Astronomy Prof. Gus Evrard likes to think big. He regularly wraps his head around mind-boggling numbers and impossible distances, mentally and virtually moving around places so quickly that not even light could keep up with him — all in a day’s work.

His mission: to figure out how the universe came to look as it does today. In order to do so, he must inhabit a world very different from the one we’re familiar with. His tool: computing power and lots of it. In his own words, Evrard says he “makes virtual universes in the computer.”

In last month’s Nature, the Virgo consortium, an international group that Evrard is affiliated with, unveiled the results of the most detailed simulation of the universe ever performed, from its early history to the present day. Dubbed the Millennium Run, the group linked 512 IBM processors in parallel and ran them at full tilt for 28 days in Germany. In the process the computer cranked out 20 terabytes of data, or enough to fill around one thousand iPods.

And only then did the post-processing of all that information begin. On other workstations, scientists combed the data for patterns of large-scale structures and other interesting formations like galaxies, clusters and local groups.

The Millennium Run followed the evolution of the virtual universe from a few hundred thousand years after the Big Bang, when it was still a nearly-uniform soup of hot matter, up to the present day, billions of years later. This fast-forwarding of the universe was achieved using “the N-body simulation technique,” Evrard explained.

That the early universe was only nearly uniform is of principal interest. Scientists believe that it was the few tiny imperfections, perhaps from the quirks of quantum physics, way back then that served as the seeds from which all later structure arose. Otherwise, our universe would still be a completely uniform one where matter couldn’t accrete — a boring cosmic soup.

Fortunately, this pattern of slight imperfections is still imprinted in the sky and can be detected in the microwave range of the electromagnetic spectrum. Other projects such as the Wilkinson Microwave Anisotropy Probe have peered into the deep past, and the Virgo consortium has put it to good use, including that pattern of perturbations at the start of the simulation.

Among its findings, the simulation revealed that large-scale structures arose much earlier than was previously expected. The strategy now is to corroborate its findings with actual surveys of the sky, such as the Sloan Digital Sky Survey, painstakingly conducted by taking measurements of the real sky.

The simulated universe was a cube, two billion light-years on each side, and filled with over 10 billion individual particles.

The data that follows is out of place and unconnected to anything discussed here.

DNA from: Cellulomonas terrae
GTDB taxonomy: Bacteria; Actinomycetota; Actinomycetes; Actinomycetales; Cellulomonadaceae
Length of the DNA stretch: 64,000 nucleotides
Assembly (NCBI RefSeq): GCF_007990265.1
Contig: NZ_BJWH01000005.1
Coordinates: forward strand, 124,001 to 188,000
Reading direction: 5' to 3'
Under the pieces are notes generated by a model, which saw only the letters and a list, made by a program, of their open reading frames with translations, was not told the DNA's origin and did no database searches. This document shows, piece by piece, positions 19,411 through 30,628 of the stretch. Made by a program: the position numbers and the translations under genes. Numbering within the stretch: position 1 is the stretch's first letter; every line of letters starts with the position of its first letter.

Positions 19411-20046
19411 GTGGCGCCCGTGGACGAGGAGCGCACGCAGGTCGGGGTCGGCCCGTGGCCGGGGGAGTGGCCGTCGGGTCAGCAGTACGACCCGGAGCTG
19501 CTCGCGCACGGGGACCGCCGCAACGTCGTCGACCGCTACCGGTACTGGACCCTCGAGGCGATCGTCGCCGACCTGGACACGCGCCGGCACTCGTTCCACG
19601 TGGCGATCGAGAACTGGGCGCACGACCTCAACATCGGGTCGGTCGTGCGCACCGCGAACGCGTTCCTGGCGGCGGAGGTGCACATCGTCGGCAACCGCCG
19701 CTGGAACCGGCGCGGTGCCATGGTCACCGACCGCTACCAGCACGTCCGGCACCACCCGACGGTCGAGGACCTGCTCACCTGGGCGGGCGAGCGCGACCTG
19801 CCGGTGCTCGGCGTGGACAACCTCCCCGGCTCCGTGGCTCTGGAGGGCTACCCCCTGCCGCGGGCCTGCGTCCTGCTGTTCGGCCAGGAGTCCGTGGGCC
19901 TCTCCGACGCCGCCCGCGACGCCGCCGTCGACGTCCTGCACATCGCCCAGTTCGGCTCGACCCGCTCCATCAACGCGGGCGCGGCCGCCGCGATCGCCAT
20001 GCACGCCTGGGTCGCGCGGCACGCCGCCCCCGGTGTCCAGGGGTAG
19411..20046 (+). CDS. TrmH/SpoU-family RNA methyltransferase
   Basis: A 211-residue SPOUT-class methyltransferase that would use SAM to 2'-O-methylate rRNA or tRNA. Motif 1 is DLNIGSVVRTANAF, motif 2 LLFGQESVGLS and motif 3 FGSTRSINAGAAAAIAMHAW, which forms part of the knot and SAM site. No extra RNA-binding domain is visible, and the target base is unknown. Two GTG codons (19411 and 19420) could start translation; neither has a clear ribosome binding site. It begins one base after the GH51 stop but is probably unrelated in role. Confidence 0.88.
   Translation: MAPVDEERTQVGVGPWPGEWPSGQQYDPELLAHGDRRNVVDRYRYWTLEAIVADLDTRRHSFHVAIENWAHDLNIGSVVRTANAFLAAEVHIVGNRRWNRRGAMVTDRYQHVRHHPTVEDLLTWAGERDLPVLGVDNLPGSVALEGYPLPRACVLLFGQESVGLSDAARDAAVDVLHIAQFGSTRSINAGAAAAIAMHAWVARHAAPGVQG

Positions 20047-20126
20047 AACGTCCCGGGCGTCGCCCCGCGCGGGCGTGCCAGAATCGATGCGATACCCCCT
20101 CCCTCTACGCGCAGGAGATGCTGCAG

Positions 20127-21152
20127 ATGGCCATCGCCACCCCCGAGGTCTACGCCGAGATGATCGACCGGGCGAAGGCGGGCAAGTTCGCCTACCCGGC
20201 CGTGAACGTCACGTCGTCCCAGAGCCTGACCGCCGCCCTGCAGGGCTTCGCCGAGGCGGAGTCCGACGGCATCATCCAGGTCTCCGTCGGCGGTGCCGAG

“The twist here is this simulation only models dark matter,” Evrard said. Each of the particles represented a uniform blob of dark-matter, that mysterious stuff that scientists believe outnumbers regular matter — all the stuff we can see on Earth — by more than five to one.

The astrophysicists chose dark matter to simplify things, as it only interacts gravitationally, whereas visible matter can lead to nasty complications like supernovas, X-ray jets and humans.

“It’s ironic that we can simulate better the part that we can’t see. That’s tragic as well, of course,” Evrard said.

The bottleneck was, is and will be raw computing speed. The physics behind it is sound. Since the 1970s, cosmological simulations have more or less paralleled the rise of computing power and Moore’s law, doubling every 16 months. The Millennium Run actually outperforms this trend of improvement by a notable margin.

A baby Millennium Run is in the works though.

“We’re rerunning a simulation with visible matter built into it, but it’s not going to be as high-resolution a run,” said Evrard. And if the rate of increase of computing power keeps up, scientists hope to run a similar simulation with detail down to the level of individual stars.

Evrard is as comfortable with the extremely large as with the extremely small.

“That’s what’s cool in this business, you’re working on the very largest scales, but the seeds of them were once tiny. You and I and everyone in Ann Arbor was once contained within a region smaller than the atomic nucleus.”

The Millennium Run website,, features movies, a fly-through of the simulation showing an otherwise-impossible trip of billions of light years in a few seconds and a breathtaking zoom-in from a godlike expanse down to the level of individual galaxies.

Leave a comment

Your email address will not be published.